The organization said the new guideline provided by Wrap today will help change the number of plastic bags and make recyclable wrap in supermarkets.
Guidance aims to provide consistent collections for a wide variety of flexible plastic packaging and to help further deflect from the landscape or incinerator.
The new guideline makes sense by the end of this year, when the vast majority of the population will be able to pick up plastic bags of all kinds, sort them at their local supermarkets and collect them for recycling. This includes salad bags, crisp pockets, biscuit wrappers, bread bags and frozen food bags.
Less than 20% of local authorities collect plastic bags and wrap them as part of their carbide recycling services.
Wrap said until carbide collections of flexible plastic packaging became widespread – at the moment its time is being consulted by the government – a significant portion of the public would like to move such items to a supermarket recycling site.
The new guideline outlines the best practice for introducing and refining existing collections and for recycling stores to collect all kinds of plastic bags and wrap them for everyday items.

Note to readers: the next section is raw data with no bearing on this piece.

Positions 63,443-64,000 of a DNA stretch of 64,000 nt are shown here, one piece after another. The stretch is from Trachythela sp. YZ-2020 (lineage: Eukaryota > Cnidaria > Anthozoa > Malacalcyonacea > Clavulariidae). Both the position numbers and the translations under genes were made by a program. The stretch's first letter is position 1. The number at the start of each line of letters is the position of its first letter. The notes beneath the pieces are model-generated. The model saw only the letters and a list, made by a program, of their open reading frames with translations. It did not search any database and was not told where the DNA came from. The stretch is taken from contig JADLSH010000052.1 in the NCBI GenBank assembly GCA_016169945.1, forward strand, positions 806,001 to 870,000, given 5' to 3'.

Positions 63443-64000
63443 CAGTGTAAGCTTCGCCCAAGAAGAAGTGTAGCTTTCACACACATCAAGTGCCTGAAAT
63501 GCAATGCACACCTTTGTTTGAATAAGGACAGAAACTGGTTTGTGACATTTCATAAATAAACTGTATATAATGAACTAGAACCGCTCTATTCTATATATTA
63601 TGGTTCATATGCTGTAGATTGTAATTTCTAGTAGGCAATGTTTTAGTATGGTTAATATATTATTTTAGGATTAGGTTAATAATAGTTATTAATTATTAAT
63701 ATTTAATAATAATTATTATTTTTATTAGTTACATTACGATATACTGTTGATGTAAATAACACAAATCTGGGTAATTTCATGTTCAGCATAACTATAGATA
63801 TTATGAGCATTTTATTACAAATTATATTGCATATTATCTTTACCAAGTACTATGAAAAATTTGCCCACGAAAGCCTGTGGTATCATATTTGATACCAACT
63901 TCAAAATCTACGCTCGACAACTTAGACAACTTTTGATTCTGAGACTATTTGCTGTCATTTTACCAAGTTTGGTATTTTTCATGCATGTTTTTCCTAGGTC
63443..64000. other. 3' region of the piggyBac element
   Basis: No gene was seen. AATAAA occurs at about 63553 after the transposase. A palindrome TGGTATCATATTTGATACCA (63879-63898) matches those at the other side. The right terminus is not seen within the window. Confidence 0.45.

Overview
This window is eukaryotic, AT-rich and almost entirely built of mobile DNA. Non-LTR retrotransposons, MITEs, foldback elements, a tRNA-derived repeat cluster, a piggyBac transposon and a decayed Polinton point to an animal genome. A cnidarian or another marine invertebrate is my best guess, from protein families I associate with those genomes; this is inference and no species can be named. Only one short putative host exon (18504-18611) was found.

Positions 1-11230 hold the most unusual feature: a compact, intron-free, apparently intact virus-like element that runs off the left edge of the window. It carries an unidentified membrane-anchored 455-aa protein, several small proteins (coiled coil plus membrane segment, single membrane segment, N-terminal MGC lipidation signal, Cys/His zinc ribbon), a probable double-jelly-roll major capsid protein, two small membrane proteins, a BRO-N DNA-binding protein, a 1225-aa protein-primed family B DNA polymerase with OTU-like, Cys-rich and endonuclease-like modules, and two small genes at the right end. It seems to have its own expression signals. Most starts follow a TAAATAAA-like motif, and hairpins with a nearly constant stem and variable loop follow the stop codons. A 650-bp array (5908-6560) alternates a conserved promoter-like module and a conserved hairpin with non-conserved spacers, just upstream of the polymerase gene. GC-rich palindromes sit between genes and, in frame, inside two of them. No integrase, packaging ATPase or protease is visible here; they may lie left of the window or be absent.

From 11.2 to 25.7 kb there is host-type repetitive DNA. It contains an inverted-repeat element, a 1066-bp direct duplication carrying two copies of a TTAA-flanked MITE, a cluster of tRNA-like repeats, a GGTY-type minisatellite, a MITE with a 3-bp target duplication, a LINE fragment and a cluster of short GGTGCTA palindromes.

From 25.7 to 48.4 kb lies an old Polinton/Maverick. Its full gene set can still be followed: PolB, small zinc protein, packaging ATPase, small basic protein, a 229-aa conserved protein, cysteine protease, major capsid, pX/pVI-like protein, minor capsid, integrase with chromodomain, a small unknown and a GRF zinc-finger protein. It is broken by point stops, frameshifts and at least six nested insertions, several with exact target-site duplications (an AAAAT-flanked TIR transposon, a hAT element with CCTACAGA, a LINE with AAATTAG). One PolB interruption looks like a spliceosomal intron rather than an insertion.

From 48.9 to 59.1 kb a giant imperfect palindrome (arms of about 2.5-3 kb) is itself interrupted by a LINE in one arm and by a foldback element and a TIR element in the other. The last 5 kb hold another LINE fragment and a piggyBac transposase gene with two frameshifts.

Although many supermarkets offer front recycling points for single plastic (polythene) made carrier bags and other bags, there is widespread confusion among shoppers about whether flexible plastic packaging can be recycled.
Guidance includes calls for language stability and ease of use. It also highlights that packaging design plays an important role and urges businesses to move packaging to a simpler ‘mono-material’ design.
In March, Tesco announced that 171 stores would be collecting all kinds of plastic bags and wrapping them across the southwest of England and Wales, and plans to take them to all stores across the country. Sainsbury’s has been making successful collections in the Northeast, with a full release expected by the end of this year. Other supermarkets, including 51 co-op stores across the Southeast, are also conducting tests.
Before all types of plastic bags and wrapping became more widely accepted, many supermarkets were already accepting certain types. These include soft stretched plastic used for carrier bags, frozen food bags, bread bags and toilet roll wrap.
“With the UK plastic deal, I am pleased that the proportion of the population that can recycle plastic bags of all kinds and wrap in supermarkets is increasing, and we expect it to be widely available by the end of this year,” said Marcus Cover, CEO of Wrap.
Ian Ferguson, Cooperative Environmental Manager, added: “Our own tests show that shoppers support simple solutions to these everyday problems through accessible disposal methods and clear messaging. We welcome career guidance that is designed to make recycling easier for consumers. ”